As most consumers will shop visually – strong imagery is a great way to convey important information. Including what your product it is, what the quantity is and what are the product benefits.

Your pack shot is especially important. It is one of the first things a shopper will notice. A well optimised online pack shot has been shown to give a sales uplift of up-to 24%.

Price and promotion

Online shoppers are able to quickly hop between multiple sites to compare prices and promotions. This means developing a coherent pricing strategy across all online touchpoints is essential.

Digital shelf analytic tools can also allow you to track competitive pricing and promotions. This will let you make clear decisions over whether to price match or to hold your ground based on competitor activity.

Ratings and reviews

Shoppers are heavily influenced by the purchasing behaviours of other. So having product reviews will increase your conversion rate online.

This is influenced by both the quality and quantity of reviews. Overall, 4.75 – 4.99 stars is the optimal product rating for conversion, with products in this band having the highest conversion rates.

Product mix

When selling online it is important to have the right mix of products at the right price. Here you might find a different product mix works better than instore. For example, bulky or heavy items that shoppers don’t wish to carry back from the shops, or items that need to be bought regularly and can be delivered on repeat (e.g., toilet roll).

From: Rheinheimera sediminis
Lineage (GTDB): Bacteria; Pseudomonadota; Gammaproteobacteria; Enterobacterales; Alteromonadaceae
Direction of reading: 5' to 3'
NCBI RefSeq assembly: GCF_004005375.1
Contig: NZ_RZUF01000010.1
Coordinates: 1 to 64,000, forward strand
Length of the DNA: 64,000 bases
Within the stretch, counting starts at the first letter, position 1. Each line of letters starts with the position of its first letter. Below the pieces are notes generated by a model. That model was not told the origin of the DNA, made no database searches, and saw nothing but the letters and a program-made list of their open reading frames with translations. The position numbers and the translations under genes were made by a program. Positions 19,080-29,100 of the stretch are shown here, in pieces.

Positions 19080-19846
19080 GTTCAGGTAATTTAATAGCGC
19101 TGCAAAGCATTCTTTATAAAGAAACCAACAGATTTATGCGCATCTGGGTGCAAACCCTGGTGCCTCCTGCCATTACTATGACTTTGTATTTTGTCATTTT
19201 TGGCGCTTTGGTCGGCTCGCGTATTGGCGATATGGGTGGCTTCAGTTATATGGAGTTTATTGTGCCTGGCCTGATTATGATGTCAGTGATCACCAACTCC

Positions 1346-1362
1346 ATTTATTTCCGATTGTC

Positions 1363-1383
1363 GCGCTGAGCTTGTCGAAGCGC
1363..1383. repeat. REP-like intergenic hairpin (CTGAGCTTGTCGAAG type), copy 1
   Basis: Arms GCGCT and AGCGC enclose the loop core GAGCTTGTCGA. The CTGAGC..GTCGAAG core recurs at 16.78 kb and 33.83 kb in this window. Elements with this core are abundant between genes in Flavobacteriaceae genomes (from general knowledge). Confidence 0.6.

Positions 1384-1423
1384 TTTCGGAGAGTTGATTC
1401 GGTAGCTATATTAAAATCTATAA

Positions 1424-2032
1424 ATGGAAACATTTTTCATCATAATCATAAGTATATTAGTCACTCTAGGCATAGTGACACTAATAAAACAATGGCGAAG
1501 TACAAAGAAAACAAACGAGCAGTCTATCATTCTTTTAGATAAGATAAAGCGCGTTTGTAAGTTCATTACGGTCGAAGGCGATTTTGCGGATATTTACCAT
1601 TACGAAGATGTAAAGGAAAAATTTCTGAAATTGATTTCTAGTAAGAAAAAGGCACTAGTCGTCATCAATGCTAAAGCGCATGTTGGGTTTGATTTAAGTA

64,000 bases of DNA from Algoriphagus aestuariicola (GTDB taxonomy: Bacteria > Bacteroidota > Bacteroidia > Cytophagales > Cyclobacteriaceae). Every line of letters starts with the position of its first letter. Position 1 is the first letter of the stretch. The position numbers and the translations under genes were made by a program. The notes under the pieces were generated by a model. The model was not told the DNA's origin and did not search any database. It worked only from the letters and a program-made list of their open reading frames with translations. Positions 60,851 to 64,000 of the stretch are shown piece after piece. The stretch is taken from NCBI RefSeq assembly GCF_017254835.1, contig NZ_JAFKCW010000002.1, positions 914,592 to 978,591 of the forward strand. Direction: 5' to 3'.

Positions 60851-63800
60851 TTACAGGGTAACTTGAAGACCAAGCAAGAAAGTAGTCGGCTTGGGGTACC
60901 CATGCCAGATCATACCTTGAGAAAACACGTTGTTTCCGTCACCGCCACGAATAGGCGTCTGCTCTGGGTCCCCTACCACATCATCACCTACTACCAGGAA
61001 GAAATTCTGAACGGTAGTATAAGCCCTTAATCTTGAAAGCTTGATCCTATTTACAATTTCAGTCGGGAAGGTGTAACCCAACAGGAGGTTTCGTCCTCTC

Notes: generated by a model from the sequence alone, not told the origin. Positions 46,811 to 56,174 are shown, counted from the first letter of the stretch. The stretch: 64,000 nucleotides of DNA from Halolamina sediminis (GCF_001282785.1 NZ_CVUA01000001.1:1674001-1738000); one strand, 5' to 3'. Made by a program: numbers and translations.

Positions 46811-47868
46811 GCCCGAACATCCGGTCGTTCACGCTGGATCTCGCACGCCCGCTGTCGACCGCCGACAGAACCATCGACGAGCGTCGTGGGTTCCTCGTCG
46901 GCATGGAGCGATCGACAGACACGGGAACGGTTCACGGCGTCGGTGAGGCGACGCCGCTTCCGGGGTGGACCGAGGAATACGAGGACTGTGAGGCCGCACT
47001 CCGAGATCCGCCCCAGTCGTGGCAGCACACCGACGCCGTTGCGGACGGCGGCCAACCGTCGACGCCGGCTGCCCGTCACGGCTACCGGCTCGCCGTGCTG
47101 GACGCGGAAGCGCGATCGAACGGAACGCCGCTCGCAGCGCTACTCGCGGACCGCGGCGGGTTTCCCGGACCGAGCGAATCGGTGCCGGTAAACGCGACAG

Product availability

An essential part of performance on the digital shelf is product availability– going out of stock can severely impact your visibility online. It’ll take considerable time to recover your previous levels of visibility even when back in-stock.


How to track the digital shelf

Once you understand the key parts that make up the digital shelf. The next step is to understand how to monitor these different digital shelf elements.

This let’s you asses the state of the digital shelf, create benchmarks and develop a measurable optimisation plan.

The first step to monitoring the digital shelf is to carry out a digital shelf audit. These can be carried out either manually or using a digital shelf analytics tool.

For small portfolios of products a manual audit of the digital shelf audits might make the most sense – it is cheap and gives you an extremely detailed review of your product library. However, for large portfolios of products this process might become too time intensive.